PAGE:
Traditional Chinese Simplified Chinese Email this article Government Homepage
CS'transcript of remarks on adjustments to package of proposals in Fifth Report

Following is the transcript of remarks (English portion) by the Chief Secretary for Administration, Mr Rafael Hui, on the Government's adjustments to the package of proposals in the Fifth Report of the Constitutional Development Task Force at a media session held at the ground floor lobby of West Wing, Central Government Offices today (December 19):

Reporter: I am sorry to say that there are only very limited changes here you are going to make and you say that already this is the biggest extent of  changes the SAR Government could make. Do you think these changes will be enough to convince the pro-democracy camp to support the package. Why can¡¦t you go to Beijing  and liaise for a better package.

Chief Secretary for Administration: In the course of preparing the proposals in our No 5 report there has been regular, constant, detailed and vigorous exchange of views between the SARG leadership and the relevant authorities in Beijing. What you have said is nothing new. What you have said is something that the SARG leadership has been doing for a long time. So it is not a question of whether we should once again go to Beijing or not. There has been very close and very vigorous reflection and exchange of views.

Reporter: Are you telling the Hong Kong public that the limited concessions offered here are all that Beijing is prepared to allow and there can be no other concessions?

Chief Secretary for Administration: I am not telling the Hong Kong public that these are the only so-called concessions made. I am only saying that some Legislative Council members should heed the views of Hong Kong people that the recommendations put forward in Report No 5 should go ahead, irrespective of whether there is anything or timetable or rumour, because it is very clear that this particular adjustment is not made only with respect to the views held by some individual LegCo members but also the views expressed in the past few weeks in the course of my discussions with 18 District Council members and also commentaries by individual commentators and academics. This is our response, not just those members who have expressed their reservations about the arrangements related to appointed DC members.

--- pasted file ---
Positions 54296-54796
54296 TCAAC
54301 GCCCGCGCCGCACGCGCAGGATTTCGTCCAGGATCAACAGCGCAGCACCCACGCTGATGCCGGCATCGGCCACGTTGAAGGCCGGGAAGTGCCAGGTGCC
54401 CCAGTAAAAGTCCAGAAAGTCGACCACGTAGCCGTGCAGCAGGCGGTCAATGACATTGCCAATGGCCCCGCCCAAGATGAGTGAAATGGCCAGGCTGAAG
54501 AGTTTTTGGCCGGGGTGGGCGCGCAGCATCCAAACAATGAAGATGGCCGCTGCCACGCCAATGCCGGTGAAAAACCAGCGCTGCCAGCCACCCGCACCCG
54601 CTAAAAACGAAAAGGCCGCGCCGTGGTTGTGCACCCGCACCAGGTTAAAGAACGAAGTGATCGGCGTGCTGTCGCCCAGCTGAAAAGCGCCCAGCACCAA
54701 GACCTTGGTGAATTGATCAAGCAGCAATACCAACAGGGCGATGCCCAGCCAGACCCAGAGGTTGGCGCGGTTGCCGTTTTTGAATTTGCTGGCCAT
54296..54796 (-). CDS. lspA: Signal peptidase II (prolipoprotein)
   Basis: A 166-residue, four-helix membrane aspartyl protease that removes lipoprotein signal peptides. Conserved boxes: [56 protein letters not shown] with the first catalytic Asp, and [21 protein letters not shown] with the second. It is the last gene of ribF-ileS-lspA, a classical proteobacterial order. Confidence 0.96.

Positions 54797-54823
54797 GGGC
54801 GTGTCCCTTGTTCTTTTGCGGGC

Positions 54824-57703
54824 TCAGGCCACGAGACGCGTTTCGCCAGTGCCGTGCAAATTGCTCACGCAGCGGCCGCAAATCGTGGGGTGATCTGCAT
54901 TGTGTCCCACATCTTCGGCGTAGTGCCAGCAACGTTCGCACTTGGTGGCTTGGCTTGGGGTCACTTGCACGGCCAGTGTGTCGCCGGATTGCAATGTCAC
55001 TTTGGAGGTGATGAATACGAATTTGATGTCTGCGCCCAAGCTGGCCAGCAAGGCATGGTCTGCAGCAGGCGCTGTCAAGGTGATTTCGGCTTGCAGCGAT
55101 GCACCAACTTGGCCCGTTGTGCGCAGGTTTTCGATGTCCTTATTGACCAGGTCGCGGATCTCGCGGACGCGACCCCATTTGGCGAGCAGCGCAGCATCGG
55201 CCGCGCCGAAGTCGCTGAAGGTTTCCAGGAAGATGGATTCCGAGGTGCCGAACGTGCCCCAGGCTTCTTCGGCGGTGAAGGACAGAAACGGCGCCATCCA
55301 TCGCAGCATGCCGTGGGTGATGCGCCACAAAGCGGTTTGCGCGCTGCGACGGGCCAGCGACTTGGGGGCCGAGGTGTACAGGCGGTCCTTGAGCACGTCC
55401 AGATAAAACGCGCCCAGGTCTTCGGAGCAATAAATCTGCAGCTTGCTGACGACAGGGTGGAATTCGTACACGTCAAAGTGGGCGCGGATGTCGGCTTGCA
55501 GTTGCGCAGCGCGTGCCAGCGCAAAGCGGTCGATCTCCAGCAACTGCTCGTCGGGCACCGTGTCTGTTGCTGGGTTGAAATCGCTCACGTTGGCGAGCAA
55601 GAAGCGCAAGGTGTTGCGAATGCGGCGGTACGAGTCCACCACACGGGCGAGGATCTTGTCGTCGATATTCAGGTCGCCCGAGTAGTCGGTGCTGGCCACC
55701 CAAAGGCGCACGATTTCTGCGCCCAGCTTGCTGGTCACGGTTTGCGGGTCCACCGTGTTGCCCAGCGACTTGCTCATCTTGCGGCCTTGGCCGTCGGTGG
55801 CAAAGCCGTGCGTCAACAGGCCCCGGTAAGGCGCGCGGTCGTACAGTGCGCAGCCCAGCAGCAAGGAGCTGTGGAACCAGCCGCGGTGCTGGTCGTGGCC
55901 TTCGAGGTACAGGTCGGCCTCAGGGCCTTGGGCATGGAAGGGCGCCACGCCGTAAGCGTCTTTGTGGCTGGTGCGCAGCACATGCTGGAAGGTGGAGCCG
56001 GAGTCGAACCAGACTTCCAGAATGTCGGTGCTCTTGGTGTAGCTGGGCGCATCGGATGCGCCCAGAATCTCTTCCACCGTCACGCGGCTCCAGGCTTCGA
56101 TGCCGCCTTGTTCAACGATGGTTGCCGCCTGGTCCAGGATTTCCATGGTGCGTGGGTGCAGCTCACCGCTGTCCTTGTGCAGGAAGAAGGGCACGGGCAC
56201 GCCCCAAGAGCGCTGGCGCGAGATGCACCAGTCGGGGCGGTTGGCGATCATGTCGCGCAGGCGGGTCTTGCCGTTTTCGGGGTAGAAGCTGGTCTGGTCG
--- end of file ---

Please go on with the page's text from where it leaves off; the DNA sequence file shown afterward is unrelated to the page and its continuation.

Reporter: Both sides can and have played a majority or mainstream opinion in this debate, that¡¦s a matter of disagreement. But, as there is clearly conflict on the issue in the community, would you be willing to consider the suggestion that has been made of withdrawing or suspending the bill for a cooling off period for a period of time while people hash this out a bit more?

Chief Secretary for Administration: The Report No 5 proposals are the products of a long period of discussion and consultations within the community. The reason why this is Report No 5 is simply because there have been four previous reports which indicates the process has been going on for well over 18 months. We have to have arrangements in place for electing the new Chief Executive in March, 2007. Prior to that election there are lots of preparation work, both legislative and administrative, in order that in 2007 the elections can proceed smoothly. We have explained even earlier on as to why this timing is so tight. Now you can say there is disagreement, of course there is disagreement. But equally, there is a lot of support for our proceeding on the basis of our Report No 5 proposals while the question of timetable can be further discussed. The two do not necessarily have to be linked together. And so far, quite frankly, I have yet to hear any valid reason why these two should be tied together.

Reporter: So are you willing or unwilling to consider a cooling off period?

Chief Secretary for Administration: It is not a cooling off period. I would not characterise this in any way as a cooling off period because the discussions within the community have been going on for almost two years.

Reporter: This strikes me as extremely minor concessions that¡¦s unlikely to make much headway with the pro-democrats. Speaking in terms of  ¡K conflict this is serious, this seems more like excessive propaganda, not a serious attempt to do anything but create window dressing, should the proposal fail

Chief Secretary for Administration: I will not consider this in any way as window dressing because we have procedures also in the context of the response that the Government has already made, that the Chief Executive himself has already made, in the context of the Commission on Strategic Development with a realistic timetable to conclude discussion by the middle of 2007. That commitment has already been made. What I am saying is that until voting is done I would not wish to speculate today on either the outcome or the aftermath if the voting does not go the Government¡¦s way. It ain¡¦t over until the fat lady sings, or so they say.

(Please also refer to the Chinese portion of the transcript.)

Ends/Monday, December 19, 2005
Issued at HKT 17:15


Print this page